Your debt to income ratio is a comparison of your monthly debt payments with your monthly gross income. This ratio has an impact on your borrowing power because lenders typically set a cap on this ratio at about 35 percent. If your DTI exceeds this level, you may have trouble getting approval for credit after creditors check your income and debt. If you opt to cancel credit cards to adjust your DTI, proceed cautiously to avoid credit utilization problems. CU is the ratio between the amount of credit you're using and the amount of credit available to you.
Credit Utilization Ratio
The credit utilization ratio is important because it works as an indicator of whether or not you carry too much debt. The lower this ratio, the better your credit score will be. The combined credit utilization ratio for your revolving credit accounts – also known as credit cards – should be lower than 30 percent, states Experian. Where DTI compares your debt service to your income, CU measures how much credit you use out of your available credit. Both ratios provide important information about your financial health.
Do the Math
Calculating your credit utilization ratio is a simple process. Add up the balance you owe for each credit card – this is your total revolving debt. Next, add up your credit limits for each credit card – this is your total available credit. Divide your total debt by your total credit and you’ve got your credit utilization ratio.
Credit Card Concerns
If you find your ratio over 30 percent, it might be wise to make some adjustments, but proceed carefully to avoid disrupting the credit utilization in a different way. Closing credit card accounts will change your debt to credit ratio because it will remove the available credit from this ratio. If you have a debt on a credit card, this ratio change could be especially problematic because closing the credit card account will not remove the debt from your credit score, but it will remove the available credit.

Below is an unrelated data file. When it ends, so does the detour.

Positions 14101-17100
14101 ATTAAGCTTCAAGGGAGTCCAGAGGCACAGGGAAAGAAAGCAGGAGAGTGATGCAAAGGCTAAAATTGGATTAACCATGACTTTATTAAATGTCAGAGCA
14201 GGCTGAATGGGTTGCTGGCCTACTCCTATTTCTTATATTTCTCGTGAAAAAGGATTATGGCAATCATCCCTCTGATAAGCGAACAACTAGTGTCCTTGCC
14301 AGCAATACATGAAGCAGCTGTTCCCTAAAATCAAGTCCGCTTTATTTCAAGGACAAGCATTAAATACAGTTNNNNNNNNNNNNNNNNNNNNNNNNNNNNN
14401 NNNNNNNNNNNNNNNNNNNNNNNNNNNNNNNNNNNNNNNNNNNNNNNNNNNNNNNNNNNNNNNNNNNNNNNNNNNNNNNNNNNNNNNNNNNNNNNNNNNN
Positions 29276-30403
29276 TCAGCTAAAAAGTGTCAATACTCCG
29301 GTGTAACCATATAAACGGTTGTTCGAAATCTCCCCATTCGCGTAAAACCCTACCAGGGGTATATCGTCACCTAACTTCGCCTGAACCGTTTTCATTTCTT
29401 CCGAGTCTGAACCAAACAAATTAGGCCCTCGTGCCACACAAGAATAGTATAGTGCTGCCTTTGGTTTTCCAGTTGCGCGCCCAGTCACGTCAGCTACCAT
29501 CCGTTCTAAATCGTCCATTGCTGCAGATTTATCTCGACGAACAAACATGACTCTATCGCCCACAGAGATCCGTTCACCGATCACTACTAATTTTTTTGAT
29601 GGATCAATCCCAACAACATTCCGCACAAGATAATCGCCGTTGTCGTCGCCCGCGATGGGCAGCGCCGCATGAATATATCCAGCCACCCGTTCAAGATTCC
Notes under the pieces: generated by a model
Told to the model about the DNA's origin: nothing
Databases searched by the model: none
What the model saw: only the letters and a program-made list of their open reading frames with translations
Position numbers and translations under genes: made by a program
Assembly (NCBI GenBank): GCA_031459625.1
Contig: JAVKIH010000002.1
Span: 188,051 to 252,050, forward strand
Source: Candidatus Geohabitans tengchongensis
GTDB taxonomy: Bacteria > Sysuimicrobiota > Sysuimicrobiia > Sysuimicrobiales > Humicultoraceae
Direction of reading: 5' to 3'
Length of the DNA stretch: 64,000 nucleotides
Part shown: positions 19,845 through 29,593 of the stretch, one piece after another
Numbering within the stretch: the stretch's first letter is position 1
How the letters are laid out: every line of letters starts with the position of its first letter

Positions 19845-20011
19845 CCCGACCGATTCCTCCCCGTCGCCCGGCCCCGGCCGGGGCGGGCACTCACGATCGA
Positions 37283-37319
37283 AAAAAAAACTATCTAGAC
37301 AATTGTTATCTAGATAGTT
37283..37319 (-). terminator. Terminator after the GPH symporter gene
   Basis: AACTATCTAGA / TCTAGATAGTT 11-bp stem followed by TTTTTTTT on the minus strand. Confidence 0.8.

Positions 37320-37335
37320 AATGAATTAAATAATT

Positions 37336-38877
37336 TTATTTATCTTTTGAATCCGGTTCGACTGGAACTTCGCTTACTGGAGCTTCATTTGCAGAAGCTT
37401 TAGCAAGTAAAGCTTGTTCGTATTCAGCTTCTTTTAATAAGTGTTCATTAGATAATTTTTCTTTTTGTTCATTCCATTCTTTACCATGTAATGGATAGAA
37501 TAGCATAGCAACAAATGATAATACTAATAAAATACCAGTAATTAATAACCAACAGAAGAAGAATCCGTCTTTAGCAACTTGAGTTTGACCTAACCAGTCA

Canceling a Credit Card
As you contemplate closing a credit card, choose carefully to minimize the negative impact to your credit score. Do not choose your oldest credit card, because this card sets the length of your credit history, which is positive for your score, advises TransUnion. Choosing a credit card with a lower credit limit and balance might be most advantageous, if you decide you must cancel a credit card. Many credit card companies require that you pay down any debt prior to canceling a credit card. During this repayment period, you might ask the credit card company to freeze the account to prevent you from using it. Once you pay the balance in full, contact the credit card company directly to cancel it.
- Experian: Balance-to-Limit Ratio Applies Only to Revolving Accounts
- Experian: 5 Ways to Rebuild Your Credit Score
- MyFICO: Will Closing a Credit Card Account Help my FICO Score?
- TransUnion: Closing Bank Accounts and Your Credit Score
- Consumer Finance Protection Bureau: Know Before You Owe
- CreditCards.com: How to Cancel a Credit Card
- Consumer Financial Protection Bureau. "Credit Score Myths That Might Be Holding You Back From Improving Your Credit." Accessed Oct. 7, 2020.
- myFICO. “What’s in My FICO Scores?” Accessed Oct. 7, 2020.
- Experian. "What Is a Bad Credit Score?" Accessed Oct. 7, 2020.
- Experian. "How Can I Update the Balance on My Credit Card?" Accessed Oct. 7, 2020.
- myFICO. "What Is Amounts Owed?" Accessed Oct. 7, 2020.
- Consumer Financial Protection Bureau. "What's a Credit Inquiry?" Accessed Oct. 7, 2020.
- Small Business Administration. "Credit Inquiries: What You Should Know About Hard and Soft Pulls." Accessed Oct. 7, 2020.
Kathryn Hatter is a veteran home-school educator, as well as an accomplished gardener, quilter, crocheter, cook, decorator and digital graphics creator. As a regular contributor to Natural News, many of Hatter's Internet publications focus on natural health and parenting. Hatter has also had publication on home improvement websites such as Redbeacon.